A profusion of Eastern Painted Turtles (Chrysemys picta) at Duck Pond

Photograph by Steve Zettler

The Painted Turtle is without doubt the most common and conspicuous turtle on Fishers Island. As temperatures start to rise in the spring, they can be seen basking on rocks and logs at ponds throughout the island, especially the Duck Pond.

Eastern Painted Turtle

Photograph by Murray Fisher

The Painted Turtle, small to medium in size, has a smooth carapace bordered with yellow and red markings. “It can also be identified by its yellow neck stripes and the red and yellow stripes on its legs. The plastron (or belly portion of the shell) is yellow-orange.”

Quote from Fresh Water Turtles of Fishers Island by Penni Sharp, HLFM Nature Notes, Spring 2014.

Eastern Painted Turtle crawling onto rock

Photograph by Justine Kibbe

Preferring muddy-bottomed ponds with still water to brackish waters or streams, Painted Turtles are omnivorous eaters with diets that encompass everything from algae and pondweeds to fish, tadpoles and a range of invertebrates.

Common Snapping Turtle (Chelydras serpetina)

Photograph by Justine Kibbe

“Another common island turtle is the Snapping Turtle, the largest freshwater turtle in the northeastern United States…These turtles are easily recognized by their carapace which is bordered along the rear by saw-tooth plates. The fairly long plated tail is also distinctive. They have large heads, long necks and a sharp hooked beak. Snapping turtles tend to be aggressive, thus should be handled with care or not at all.”

Quote from Fresh Water Turtles of Fishers Island by Penni Sharp, HLFM Nature Notes, Spring 2014.

Adult Snapping Turtle

Photograph by Justine Kibbe

“An omnivore, snapping turtles consume aquatic plants, fish, crayfish, and occasionally ducklings. Plants and non-game fish are the preferred diet…Adult snapping turtles have few natural enemies and are killed primarily by humans out of fear or due to presumed attacks on waterfowl and game fish.”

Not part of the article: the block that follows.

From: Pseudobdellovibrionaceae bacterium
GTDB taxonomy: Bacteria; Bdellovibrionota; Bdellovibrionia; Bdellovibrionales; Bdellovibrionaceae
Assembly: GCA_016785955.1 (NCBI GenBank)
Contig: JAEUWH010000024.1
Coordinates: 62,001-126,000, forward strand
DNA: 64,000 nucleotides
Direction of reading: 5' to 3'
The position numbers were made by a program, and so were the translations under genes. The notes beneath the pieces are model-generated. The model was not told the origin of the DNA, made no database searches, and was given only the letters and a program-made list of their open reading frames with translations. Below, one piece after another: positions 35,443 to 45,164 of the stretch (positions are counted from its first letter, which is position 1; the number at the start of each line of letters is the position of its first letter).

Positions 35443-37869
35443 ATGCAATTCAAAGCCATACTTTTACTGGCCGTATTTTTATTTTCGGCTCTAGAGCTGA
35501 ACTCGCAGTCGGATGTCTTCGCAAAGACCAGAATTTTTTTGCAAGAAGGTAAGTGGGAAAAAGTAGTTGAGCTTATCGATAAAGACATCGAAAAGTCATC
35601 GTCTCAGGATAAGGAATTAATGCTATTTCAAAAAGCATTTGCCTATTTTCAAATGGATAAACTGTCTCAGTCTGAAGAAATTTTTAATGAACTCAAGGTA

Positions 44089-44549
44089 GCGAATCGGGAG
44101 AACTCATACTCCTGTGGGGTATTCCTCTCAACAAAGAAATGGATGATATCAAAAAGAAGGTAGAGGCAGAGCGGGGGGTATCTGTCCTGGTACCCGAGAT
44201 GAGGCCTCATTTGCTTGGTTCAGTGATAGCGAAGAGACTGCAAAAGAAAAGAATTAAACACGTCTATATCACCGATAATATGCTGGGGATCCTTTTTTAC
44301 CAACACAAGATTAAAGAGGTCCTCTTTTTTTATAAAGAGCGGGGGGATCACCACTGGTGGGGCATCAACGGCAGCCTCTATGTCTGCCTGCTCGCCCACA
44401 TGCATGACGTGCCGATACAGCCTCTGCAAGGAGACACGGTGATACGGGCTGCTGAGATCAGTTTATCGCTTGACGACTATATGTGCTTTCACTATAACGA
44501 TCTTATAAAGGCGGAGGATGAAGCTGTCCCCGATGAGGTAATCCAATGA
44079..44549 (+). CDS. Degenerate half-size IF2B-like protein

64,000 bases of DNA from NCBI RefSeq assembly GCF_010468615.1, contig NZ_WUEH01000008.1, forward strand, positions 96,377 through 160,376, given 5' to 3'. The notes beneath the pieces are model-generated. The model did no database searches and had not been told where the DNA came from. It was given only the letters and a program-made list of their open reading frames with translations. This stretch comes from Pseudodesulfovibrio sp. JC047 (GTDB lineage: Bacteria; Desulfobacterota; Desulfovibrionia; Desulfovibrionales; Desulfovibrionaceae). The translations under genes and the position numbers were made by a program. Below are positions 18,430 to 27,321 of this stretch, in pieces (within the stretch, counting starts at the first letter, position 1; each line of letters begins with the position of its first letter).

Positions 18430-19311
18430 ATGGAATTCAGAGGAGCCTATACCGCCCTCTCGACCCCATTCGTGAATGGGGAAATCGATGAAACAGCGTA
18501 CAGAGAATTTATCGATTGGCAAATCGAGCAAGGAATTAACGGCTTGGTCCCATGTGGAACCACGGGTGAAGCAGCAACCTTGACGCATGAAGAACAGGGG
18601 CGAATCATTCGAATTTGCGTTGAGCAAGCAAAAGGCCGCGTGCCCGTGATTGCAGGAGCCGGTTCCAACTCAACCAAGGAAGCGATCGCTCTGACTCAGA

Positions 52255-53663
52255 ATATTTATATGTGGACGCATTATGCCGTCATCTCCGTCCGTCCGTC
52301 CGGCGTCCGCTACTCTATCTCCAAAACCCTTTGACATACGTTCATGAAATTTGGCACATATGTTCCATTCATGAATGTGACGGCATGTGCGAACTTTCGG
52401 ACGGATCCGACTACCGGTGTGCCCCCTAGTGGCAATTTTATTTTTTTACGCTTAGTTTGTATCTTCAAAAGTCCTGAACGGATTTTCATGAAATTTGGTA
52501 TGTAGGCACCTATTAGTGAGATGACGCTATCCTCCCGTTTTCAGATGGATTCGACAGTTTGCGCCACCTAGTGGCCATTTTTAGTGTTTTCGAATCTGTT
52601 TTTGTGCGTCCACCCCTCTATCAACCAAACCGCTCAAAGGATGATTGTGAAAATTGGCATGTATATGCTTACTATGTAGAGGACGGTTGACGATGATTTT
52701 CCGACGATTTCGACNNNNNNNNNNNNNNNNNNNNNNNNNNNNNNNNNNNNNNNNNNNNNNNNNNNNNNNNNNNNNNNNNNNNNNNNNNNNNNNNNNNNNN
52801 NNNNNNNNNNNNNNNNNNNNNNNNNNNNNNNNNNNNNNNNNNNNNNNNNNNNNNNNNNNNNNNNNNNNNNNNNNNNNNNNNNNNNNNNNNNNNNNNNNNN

Quote from Fresh Water Turtles of Fishers Island by Penni Sharp, HLFM Nature Notes, Spring 2014.

Snapping Turtle hatchlings

Photograph by Terry McNamara

Snapping turtle eggs and young are very vulnerable to a wide range of predators.

Eastern Box Turtle (Terrapene carolina)

Photograph by Ryan Hagerty, USFWS

This mid-sized terrestrial turtle features vivid orange and yellow markings on its high, rounded shell. Although quite rare on Fishers Island, there have been at least two recent sightings, one of an adult in the spring of 2021 (east end Main Road near turn off to Top of the World) and one of a juvenile in October 2020 (near Isabella Beach Road).

If you discover one of these distinctive turtles, please photograph it and report the location along with the date to the Museum.

Juvenile Eastern Box Turtle (Terrapene carolina)

Photograph by Jack Schneider

This juvenile Eastern Box Turtle was discovered near Isabella Beach Road in the fall of 2020. Please note that its carapace markings vary considerably from those of an adult, leading some to mistake it for a Spotted Turtle.

Spotted Turtle (Clemmys guttata)

Photograph courtesy of New York Natural Heritage Program

The last recorded sighting of this rare species on Fishers Island was in 1991, more than 30 years ago. It may be that they are no longer extant here. However, scientists from the New York Natural Heritage Program are currently undertaking an inventory of rare floral and faunal species on Land Trust properties and will make every effort to locate Spotted Turtles during their 2021/2022 study.

Diamondback Terrapin (Malaclemys terrapin)

Photograph by Jeff Edwards

Named for the diamond-shaped patterns on its carapace, both the patterning and coloration vary greatly from turtle to turtle within this species. Diamondbacks exclusively inhabit coastal areas with brackish water. They are strong swimmers with webbed feet and thick, muscular legs that aid their navigation through coves, tidal marshes, and inlets subject to currents and tidal surges.

In recent years, Diamondbacks have been documented near Island Pond, also known as Oyster Pond, a body of water that has been brackish since it was breached by the 1938 Hurricane, restored as a fresh water pond, and breached again by another hurricane in the 1940s.

Annual exhibition sponsored by ALTUS Partners & CHUBB